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Big Discount

Off Kilter: Electronic Armageddon


Last updated 11/15/2019 at 1:44pm

I know this column will register with all of the readers. This week, I’d like to describe how our society is being transformed in how we communicate.

Let’s start with e-mail. In the distant past (circa 1972 or so), the Merit Computer Network was formed with a grant from the Advanced Research Project Agency (ARPA). (It is now called DARPA – adding Defense to the title and administered under the Department of Defense.) It linked together a dozen or so mainframe computers (long before the personal computer came to life in the early 80s). The idea was that by sharing this computing power, much larger problems could be solved. Today, there are networks that individual personal computer owners can “dial into” to “share” their own computing power – this is the same general idea. Within a few years, operators discovered that they could send messages to each other, hence the birth of e-mail.

Today, we take not only e-mail for granted, but electronic messaging as well. Let’s look one level deeper into these tools. You most likely are using one of three internet browsers. For Apple users, it is Safari. For PC users, it is most likely Internet Explorer (now Edge), or Google’s Chrome. I’m sure most of you are aware that these three companies, Apple, Microsoft, and Google, collect a staggering amount of information as you use their tools. Xfinity/Comcast are also one of the largest e-mail suppliers, as well as gmail (Google), all the wireless companies (ex. Verizon and many others). All these companies collect and analyze huge amounts of data for the purpose of making money.

Funny, if you know the history of Google and Facebook, in both cases the founders were simply trying to do something “neat.” Google’s two founders were simply trying to develop a tool for finding information on the burgeoning Internet. It was a research project at Stanford. Facebook’s Zuckerberg, a student at Harvard, was simply trying to get college students “on-line” to share information about them as individuals. It was only later in both cases when Google’s Venture Capital firm (in Silicon Valley) and Zuckerberg’s partner at Facebook suggested that the sites could be used to make money from advertising. Talk about the lightbulb going on over someone’s head!

Since then, in thousands of different ways, these companies have been selling just about everything about you to just about anyone who wants to buy it. It is no less than a disruptive re-invention of commerce.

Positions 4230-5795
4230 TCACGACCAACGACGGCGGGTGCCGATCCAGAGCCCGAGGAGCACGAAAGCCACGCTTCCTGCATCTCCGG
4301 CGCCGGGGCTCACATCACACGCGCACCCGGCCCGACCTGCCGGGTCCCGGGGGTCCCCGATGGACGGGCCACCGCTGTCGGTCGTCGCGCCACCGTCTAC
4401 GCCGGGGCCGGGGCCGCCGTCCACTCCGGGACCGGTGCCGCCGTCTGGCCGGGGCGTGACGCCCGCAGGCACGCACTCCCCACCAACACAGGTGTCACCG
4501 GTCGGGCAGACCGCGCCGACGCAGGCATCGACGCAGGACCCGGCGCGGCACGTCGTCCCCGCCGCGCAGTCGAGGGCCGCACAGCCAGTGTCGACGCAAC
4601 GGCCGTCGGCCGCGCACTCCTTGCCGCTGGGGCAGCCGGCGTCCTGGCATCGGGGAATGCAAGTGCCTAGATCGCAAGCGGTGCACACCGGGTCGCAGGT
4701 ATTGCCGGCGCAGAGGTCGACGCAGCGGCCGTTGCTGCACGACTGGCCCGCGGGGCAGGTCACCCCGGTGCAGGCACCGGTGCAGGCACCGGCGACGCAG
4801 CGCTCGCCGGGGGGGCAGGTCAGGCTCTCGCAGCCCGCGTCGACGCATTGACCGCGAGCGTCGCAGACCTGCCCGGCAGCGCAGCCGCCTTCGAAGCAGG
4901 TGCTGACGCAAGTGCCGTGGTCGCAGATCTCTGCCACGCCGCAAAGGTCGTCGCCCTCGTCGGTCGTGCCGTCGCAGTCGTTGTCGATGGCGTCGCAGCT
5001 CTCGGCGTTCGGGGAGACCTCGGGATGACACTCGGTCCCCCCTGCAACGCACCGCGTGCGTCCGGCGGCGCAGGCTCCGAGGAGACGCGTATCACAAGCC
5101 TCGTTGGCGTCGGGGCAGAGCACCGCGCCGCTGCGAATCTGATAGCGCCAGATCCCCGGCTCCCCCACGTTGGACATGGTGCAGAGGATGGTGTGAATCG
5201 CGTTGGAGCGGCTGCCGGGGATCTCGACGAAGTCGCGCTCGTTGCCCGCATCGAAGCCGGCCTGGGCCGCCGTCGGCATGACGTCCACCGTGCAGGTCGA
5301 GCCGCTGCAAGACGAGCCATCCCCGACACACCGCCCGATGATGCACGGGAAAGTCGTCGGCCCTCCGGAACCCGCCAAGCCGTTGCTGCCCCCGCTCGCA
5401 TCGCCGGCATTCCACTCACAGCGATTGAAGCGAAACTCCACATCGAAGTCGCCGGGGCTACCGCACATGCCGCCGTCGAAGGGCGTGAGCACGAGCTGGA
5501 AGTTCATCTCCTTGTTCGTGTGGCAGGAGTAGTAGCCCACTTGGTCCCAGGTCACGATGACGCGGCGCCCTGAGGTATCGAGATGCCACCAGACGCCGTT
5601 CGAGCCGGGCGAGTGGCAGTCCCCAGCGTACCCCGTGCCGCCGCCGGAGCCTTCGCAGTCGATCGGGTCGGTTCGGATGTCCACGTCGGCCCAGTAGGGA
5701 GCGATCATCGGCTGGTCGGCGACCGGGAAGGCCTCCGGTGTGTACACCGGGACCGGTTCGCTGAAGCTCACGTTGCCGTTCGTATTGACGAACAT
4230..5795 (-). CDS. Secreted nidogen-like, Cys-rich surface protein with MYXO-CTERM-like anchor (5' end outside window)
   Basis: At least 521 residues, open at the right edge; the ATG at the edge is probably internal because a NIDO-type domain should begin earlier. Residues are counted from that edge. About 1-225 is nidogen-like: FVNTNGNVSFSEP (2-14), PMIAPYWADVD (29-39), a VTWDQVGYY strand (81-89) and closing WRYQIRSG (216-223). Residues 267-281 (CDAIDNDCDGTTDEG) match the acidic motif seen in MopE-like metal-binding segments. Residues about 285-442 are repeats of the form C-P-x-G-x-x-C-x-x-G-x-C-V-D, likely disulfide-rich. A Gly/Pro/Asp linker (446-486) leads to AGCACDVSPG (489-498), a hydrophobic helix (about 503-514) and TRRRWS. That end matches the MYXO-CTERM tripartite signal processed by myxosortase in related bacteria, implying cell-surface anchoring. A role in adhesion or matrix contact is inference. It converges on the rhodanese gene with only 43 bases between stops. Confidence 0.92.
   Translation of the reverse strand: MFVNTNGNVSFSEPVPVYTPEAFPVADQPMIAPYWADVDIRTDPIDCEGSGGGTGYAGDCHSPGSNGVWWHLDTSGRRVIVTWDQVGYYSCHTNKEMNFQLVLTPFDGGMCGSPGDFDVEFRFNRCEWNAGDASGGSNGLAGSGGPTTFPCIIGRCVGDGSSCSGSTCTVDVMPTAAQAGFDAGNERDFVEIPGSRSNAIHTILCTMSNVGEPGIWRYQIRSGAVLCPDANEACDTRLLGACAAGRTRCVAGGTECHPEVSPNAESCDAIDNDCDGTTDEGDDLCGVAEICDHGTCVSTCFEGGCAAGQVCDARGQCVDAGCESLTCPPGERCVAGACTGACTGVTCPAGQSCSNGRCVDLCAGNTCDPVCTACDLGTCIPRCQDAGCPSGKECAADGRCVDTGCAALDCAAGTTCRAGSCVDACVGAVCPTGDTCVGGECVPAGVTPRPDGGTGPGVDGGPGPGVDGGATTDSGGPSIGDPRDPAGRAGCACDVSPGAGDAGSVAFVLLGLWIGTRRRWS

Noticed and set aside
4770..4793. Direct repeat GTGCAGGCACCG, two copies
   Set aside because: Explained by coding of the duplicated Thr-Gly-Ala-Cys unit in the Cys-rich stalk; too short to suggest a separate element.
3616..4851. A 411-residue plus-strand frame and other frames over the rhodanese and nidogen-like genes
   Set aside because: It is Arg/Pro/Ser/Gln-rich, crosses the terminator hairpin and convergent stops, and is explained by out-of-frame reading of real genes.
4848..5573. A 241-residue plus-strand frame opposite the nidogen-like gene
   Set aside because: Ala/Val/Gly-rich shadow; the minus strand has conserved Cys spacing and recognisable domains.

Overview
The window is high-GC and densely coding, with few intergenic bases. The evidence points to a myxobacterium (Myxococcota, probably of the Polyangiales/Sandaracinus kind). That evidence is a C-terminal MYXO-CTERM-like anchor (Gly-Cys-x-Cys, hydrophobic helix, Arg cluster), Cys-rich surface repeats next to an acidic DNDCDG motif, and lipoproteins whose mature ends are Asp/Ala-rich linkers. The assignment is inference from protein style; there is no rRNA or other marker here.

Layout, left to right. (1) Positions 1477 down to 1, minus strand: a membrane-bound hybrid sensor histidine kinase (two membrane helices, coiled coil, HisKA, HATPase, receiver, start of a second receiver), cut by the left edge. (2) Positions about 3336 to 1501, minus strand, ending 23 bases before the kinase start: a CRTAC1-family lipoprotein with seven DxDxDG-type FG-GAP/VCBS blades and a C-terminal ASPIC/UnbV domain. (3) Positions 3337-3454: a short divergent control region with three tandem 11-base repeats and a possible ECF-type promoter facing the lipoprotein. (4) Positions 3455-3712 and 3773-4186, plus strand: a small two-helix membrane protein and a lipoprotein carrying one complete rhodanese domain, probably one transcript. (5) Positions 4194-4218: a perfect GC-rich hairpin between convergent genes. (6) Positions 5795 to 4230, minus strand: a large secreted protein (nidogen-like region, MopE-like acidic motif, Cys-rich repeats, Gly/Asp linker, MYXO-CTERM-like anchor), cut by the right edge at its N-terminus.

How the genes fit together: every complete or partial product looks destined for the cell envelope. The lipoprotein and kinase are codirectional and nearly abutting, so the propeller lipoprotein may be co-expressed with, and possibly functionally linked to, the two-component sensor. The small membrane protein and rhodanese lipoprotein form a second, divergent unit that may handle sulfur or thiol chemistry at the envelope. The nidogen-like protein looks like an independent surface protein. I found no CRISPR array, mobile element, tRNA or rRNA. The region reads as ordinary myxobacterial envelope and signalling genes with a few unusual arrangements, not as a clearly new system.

So what are some examples? First, I have been getting more and more spam e-mails and text messages from companies wanting to sell me “soup-to-nuts.” Frankly I find it 100% intrusive and I’ve learned, especially when they call me on our home phone, to be somewhat “less than polite” to them. Here is a frightening stat from one web site: 50%-of-u-s-mobile-traffic-will-be-scam-calls-by-2019. The latest “technique” for actually getting you to take the call is when you answer, they say: “Can I talk to Bob?” I say, there is no “Bob” here. They then launch into their pitch. “Oh, well, I’ve been having a very difficult time getting Bob on the phone. But now that I have you, can I tell you about….?” At this point I literally scream into the phone: “Please take me off your phone list,” then hang up.

I’m sure you’ve noticed that when you visit just about any web site, you will see advertising. The choice of which ad is based upon your history of past browsing. They know so much about you. That is the scary part. Now, just about all marketing people are doing is trying to figure out, based upon your past on-line habits, what you are most likely to buy. These digital marketers then sell this information to whichever advertisers should be interested in you.

One rule of thumb: NEVER EVER OPEN an E-mail from a party you don’t know. First, by opening it up, they now know the e-mail address is valid. (So you will never stop receiving e-mails from them – and any and all their “sister” companies.) Second, it could well be malware – infecting your computer which could then be held for electronic ransom. Now, there are laws which can help you somewhat. The problem is these numbers are so vast that attempting to get someone in the government to do something about it is shoveling sand against the tide. In other words, don’t waste your time and energy. Simply hang up or use your delete key.


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